fingers that creates a criminal history record, and could be sentenced and serve time without a criminal history on file.

A pilot program tested in Superior Court in Maricopa and Pinal counties easily identified defendants by using mobile fingerprinting devices, allowing the courts to detect a criminal history attached to the defendant more accurately than with the paper and ink method. If no 10-point fingerprint is found, the judge can order the defendant to get fingerprinted, Peoples said.

This stops the defendant from continuing through the sentencing process without the creation of a criminal history.

“It just speeds things up and makes things more accurate,” LeFevre said.

Beyond fingerprinting

The Criminal Justice Commission report states that inefficiencies beyond gaps in the fingerprinting process can also lead to incomplete criminal histories.

Since 2011, Arizona has received more than $1.2 million in grants from the National Criminal History Improvement Program connected with the Bureau of Justice Statistics. It is intended to make criminal histories more complete and improve access to them across the country. The state has also received $3 million in grants from the National Instant Criminal Background Check System..

Criminal histories are kept in the Arizona Computerized Criminal History system, run by DPS.

The commission’s report states that while this has improved criminal histories, incomplete charges still are added to the system because “endemic and critical understaffing issues ensure that reconciliation of criminal history is a secondary or even tertiary task for most justice personnel.”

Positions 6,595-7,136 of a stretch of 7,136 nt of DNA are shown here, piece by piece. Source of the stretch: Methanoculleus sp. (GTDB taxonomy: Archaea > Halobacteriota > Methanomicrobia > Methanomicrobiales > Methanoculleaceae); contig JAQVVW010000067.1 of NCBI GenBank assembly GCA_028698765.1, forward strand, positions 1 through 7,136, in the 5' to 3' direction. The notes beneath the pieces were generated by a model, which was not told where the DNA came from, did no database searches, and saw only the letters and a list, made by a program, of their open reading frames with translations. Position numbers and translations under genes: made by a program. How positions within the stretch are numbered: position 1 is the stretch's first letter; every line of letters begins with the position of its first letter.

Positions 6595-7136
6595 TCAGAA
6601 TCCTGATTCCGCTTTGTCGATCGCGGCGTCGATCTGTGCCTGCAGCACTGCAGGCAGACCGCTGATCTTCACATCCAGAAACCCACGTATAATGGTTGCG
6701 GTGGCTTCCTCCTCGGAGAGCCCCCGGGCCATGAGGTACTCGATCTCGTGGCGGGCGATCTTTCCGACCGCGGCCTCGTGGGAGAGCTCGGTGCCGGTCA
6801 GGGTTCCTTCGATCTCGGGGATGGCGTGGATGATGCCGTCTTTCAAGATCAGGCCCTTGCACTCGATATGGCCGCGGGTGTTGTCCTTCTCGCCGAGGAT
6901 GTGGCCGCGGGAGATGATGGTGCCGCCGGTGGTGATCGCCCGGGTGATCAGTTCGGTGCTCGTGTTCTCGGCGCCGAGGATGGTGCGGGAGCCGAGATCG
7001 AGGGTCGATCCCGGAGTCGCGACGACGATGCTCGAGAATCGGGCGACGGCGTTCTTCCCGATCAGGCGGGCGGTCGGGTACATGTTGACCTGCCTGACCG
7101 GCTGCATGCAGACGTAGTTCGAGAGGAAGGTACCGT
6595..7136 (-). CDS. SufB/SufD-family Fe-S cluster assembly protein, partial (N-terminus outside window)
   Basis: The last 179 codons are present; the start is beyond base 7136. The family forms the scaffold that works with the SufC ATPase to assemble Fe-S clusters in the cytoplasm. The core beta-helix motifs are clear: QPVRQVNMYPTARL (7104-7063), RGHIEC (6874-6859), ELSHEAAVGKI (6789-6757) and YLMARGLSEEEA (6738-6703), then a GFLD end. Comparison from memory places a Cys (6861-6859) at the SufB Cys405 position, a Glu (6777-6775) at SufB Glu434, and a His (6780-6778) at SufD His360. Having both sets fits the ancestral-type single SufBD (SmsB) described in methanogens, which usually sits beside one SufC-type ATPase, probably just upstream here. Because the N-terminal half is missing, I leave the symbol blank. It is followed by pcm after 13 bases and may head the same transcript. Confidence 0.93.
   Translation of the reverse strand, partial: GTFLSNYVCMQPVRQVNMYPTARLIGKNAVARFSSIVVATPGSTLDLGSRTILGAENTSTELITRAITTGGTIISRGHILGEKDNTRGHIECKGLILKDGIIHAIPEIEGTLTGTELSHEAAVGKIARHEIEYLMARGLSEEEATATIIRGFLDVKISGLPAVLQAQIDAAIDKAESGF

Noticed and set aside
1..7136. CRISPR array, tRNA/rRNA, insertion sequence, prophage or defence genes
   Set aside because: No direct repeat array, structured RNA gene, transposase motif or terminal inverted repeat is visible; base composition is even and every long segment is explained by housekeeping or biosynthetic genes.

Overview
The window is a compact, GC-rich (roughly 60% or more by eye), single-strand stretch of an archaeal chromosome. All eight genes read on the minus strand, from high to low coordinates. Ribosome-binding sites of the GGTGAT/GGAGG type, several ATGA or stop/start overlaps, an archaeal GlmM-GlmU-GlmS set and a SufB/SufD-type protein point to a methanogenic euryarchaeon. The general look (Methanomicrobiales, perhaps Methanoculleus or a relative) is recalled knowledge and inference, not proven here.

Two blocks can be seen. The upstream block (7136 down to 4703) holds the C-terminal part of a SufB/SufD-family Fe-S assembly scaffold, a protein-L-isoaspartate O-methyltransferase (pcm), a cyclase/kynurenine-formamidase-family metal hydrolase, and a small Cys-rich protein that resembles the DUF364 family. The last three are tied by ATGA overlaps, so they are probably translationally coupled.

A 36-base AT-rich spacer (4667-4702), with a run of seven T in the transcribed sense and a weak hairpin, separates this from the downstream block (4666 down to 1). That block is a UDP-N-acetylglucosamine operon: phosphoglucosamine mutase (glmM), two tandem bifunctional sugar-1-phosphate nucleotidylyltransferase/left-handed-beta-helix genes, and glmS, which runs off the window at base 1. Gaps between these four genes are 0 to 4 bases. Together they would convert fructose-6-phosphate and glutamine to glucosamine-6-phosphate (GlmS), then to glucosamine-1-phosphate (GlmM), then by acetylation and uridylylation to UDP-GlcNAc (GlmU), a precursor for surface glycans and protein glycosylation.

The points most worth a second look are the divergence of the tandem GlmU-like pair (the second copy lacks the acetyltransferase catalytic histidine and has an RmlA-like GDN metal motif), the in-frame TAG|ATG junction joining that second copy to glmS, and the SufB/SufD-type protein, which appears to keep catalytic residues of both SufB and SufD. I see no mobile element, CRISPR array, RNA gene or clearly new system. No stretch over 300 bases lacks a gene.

A paper-based system for reporting final dispositions, the report states, leads to backlogs when the final disposition report is sent to DPS to be entered into the system and an inconsistency is discovered. A disposition is the record of the court’s final ruling in a case. DPS will send the report back to the prosecutor or the court and it can end up in a box with many other incomplete reports.

Brant Benham of DPS said that in fiscal year 2015, of the 168,211 disposition forms received, 12,375 were returned to courts or law enforcement for clarification. It’s not clear how many were paper-based and how many will be returned back to DPS. He said DPS and the Criminal Justice Commission are working together to encourage the use of the Automated Disposition Reporting System throughout all agencies across the state.

“The ADRS is our preferred system. We’d much rather everybody move to that,” he said.

Completing the automation of the system was a goal for the money received from National Instant Criminal Background Check System in 2014. The Arizona Criminal Justice Commission report says the automated system was used in 37 percent of dispositions recorded in 2013, but it can take just as long or longer to use the system than using paper.

Benham said agencies have to use their own record management systems and enter the information into the Automated Disposition Reporting System separately, which means extra time and money. Creating a computer interface that would link counties’ records managements and the automated system is another costly objective.

“There’s so many things begging for IT,” he said.